Ice Wrenchers, Wrencher Chocolates, And The Vaquform DT2

What do you do when you find some friends have bought a vacuum forming machine? Make novelty chocolates and ice cubes, of course! This was my response when I had the opportunity to play with a Vaquform DT2 all-in-one vacuum forming machine, so what follows is partly a short review of an exciting machine, and partly an account of my adventures in edible merchandise creation.

The vaquform machine, on a neutral white background
The Vaquform machine in all its glory.

Vacuum forming, the practice of drawing a sheet of heat-softened plastic film over a model to make a plastic shell copy of it, is nothing new in our community. It’s most often found in hackerspaces in the form of home made vacuum forming tables, and usually requires quite a bit of experimentation to get good results. The Vaquform machine I was lucky enough to be able to try is an all in one machine that puts the whole process into a compact desktop machine of similar size to a typical 3D printer. It’s a machine of two parts with a moveable carriage between them for the plastic sheet; a vacuum table on its base, and a heater unit suspended above it. The unique selling point is that it’s an all-in-one computer controlled unit that does as much as possible for you, it simply requires the user to place a sheet in the carriage and follow the instructions.

When I first saw the machine I didn’t really have anything to try it with, so of course I resorted to producing a Wrencher or two. Because what it makes are essentially moulds, it made sense to produce something Wrencher-shaped with them, and thus the chocolate and ice plan formed. The first mould was made with laser-cut Wrenchers in 2mm acrylic, stacked on two more layers of uncut acrylic to make a bar with an inset Wrencher on top, while the second one used a 3D-printed array of larger stand-alone Wrenchers with channels between them. Would my first attempt at vacuum forming make usable moulds or not? Only one way to find out. Continue reading “Ice Wrenchers, Wrencher Chocolates, And The Vaquform DT2”

Celebrating A Decade Of Bootleg Hackaday Merch

A listener of the podcast recently wrote in to tell us that, in the process of trying to purchase a legitimate Hackaday t-shirt, they discovered this 2012 Instructable from [yeltrow] that covers how you can cheaply crank out your own Wrencher shirts via screen printing.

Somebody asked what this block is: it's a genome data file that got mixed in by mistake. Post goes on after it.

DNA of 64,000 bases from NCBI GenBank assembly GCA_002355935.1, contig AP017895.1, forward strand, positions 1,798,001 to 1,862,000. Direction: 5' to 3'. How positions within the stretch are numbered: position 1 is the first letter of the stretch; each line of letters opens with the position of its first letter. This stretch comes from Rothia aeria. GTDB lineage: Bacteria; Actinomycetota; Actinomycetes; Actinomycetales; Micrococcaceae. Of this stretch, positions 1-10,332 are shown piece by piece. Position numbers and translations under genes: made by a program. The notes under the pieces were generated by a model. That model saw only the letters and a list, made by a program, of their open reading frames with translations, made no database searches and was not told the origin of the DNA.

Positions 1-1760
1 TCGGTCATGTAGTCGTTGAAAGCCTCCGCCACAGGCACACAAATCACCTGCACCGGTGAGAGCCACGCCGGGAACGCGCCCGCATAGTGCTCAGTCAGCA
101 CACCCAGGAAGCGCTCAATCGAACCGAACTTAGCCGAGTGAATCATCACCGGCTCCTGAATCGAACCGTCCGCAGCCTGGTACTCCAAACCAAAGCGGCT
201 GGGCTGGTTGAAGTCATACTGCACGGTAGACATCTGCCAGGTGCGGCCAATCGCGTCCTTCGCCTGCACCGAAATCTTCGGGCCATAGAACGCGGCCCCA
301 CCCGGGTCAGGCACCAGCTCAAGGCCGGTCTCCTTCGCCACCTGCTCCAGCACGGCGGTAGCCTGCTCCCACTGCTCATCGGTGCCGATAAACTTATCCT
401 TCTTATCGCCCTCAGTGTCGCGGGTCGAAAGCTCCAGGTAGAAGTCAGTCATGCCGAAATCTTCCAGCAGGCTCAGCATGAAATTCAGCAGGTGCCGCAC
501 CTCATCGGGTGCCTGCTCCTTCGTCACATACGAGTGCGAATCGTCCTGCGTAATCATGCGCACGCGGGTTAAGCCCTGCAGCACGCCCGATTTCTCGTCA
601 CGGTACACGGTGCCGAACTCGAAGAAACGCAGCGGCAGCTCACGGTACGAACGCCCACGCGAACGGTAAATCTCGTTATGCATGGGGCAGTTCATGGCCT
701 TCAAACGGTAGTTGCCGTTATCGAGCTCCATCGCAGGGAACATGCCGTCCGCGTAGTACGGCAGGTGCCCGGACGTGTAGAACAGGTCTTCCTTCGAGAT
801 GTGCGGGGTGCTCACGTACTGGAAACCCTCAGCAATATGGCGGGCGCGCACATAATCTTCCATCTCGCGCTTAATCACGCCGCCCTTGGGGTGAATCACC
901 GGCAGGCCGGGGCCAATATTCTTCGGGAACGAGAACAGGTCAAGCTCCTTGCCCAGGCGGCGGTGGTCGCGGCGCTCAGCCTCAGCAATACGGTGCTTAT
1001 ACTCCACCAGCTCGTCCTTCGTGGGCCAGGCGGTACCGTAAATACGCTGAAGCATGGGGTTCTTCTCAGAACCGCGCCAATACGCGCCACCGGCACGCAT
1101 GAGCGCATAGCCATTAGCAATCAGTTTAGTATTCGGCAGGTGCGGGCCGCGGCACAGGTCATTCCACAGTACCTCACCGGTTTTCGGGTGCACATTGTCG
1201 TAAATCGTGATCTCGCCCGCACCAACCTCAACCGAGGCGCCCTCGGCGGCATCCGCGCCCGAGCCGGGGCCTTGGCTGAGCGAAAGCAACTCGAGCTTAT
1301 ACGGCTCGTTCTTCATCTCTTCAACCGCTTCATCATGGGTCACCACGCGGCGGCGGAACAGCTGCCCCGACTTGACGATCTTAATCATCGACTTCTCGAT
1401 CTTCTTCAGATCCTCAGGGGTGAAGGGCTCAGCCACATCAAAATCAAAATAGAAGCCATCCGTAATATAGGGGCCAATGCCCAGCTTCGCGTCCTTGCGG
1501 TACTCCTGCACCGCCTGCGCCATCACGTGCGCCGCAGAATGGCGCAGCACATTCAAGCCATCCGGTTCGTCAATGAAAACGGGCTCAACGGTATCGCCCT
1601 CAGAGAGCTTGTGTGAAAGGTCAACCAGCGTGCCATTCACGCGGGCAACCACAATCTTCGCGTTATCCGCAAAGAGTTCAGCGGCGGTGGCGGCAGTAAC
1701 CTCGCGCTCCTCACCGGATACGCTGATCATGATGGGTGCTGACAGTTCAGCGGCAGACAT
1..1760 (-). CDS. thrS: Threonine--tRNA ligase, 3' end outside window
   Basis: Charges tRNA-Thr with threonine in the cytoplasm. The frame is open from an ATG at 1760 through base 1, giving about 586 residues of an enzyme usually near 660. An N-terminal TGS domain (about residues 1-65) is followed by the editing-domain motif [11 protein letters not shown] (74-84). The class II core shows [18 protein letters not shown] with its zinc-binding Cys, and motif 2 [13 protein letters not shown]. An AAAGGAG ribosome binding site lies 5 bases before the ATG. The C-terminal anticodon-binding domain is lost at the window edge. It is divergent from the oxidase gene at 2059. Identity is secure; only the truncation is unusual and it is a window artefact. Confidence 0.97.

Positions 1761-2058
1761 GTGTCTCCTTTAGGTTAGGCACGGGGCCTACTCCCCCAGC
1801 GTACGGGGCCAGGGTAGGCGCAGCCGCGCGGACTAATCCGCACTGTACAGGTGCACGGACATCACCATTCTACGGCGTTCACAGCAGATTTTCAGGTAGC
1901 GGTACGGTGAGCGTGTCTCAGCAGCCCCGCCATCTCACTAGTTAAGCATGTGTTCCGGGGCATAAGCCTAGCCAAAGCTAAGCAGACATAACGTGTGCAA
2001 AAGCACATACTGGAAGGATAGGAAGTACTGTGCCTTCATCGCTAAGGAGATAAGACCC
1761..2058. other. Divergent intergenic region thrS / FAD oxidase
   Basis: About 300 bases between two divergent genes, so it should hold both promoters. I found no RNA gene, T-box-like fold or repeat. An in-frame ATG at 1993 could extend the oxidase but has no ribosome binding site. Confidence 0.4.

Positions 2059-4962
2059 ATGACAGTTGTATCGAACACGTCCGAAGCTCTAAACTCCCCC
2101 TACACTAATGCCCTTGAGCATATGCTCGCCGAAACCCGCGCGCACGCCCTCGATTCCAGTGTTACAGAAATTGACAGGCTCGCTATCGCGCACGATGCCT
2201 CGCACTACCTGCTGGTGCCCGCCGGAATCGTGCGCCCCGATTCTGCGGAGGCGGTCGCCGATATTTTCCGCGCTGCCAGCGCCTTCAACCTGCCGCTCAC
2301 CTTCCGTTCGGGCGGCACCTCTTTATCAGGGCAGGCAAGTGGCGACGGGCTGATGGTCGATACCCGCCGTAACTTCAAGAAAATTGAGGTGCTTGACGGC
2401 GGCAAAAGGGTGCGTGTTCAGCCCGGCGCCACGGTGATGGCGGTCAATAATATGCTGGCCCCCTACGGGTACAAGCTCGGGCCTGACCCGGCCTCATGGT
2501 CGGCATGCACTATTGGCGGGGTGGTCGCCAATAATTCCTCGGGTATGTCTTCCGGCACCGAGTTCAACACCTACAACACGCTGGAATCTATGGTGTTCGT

Now historically, as long as you’re not trying to make a buck off of our name, we’ve never felt the need to stop folks from putting our logo on their projects. So we’re not too concerned that somebody was making Wrencher shirts, especially since they were almost certainly for their own personal use. Though the fact that [yeltrow] apparently described the project as a “Hackster-Style shirt” to try and avoid using our name ended up being a prophetic 4D chess meta-joke that you couldn’t make up if you tried. Continue reading “Celebrating A Decade Of Bootleg Hackaday Merch”

front and back of the Jolly Wrencher SAO

Jolly Wrencher SAO, And How KiCad 6 Made It Easy

If you plan to attend Supercon or some other hacker conference, know that you’re going to get a badge with a SAO (Simple Add-On) connector, a 4-pin or 6-pin connector that you can plug an addon board onto. There’s myriads of SAOs to choose from, and if you ever felt like your choice paralysis wasn’t intense enough, now you have the option of getting a Jolly Wrencher SAO board!

This board gives you an SMD prototyping space, with 1.27mm (0.05″ pitch) pads, suitable for many passive components, ICs and even modules like the ESP32 WROOM. Those pads are diagonally interspersed with ground-fill-connected pads – if you want to bodge something on the spot, you don’t need to pull separate GND wires. Given the Supercon badge specifics, the SAO-standard SDA and SCL pins have RX and TX labels as well. For bonus points, the eyes are transparent, with LED footprints behind them – it’s my first time designing a PCB where the LED shines through the FR4, and I hope that the aesthetics work out!

This design is open with gerber files available for download, so if you thought of making a quick PCB order, I’m giving you one more .zip file to add to it. Otherwise, it’s possible that you will find a Wrencher board lying around at Supercon! Now, I’d like to tell you how KiCad 6 made it super easy to design this PCB – after all, there’s never enough SAOs, and it’s quite likely you’ll want to design your own special SAO, too.

Continue reading “Jolly Wrencher SAO, And How KiCad 6 Made It Easy”

A Wrencher On Your Oscilloscope

We like oscilloscope art here at Hackaday, so it was natural to recently feature a Javascript based oscilloscope art generator on these pages, along with its companion clock. Open a web page, scribble on the screen, see it on the ‘scope.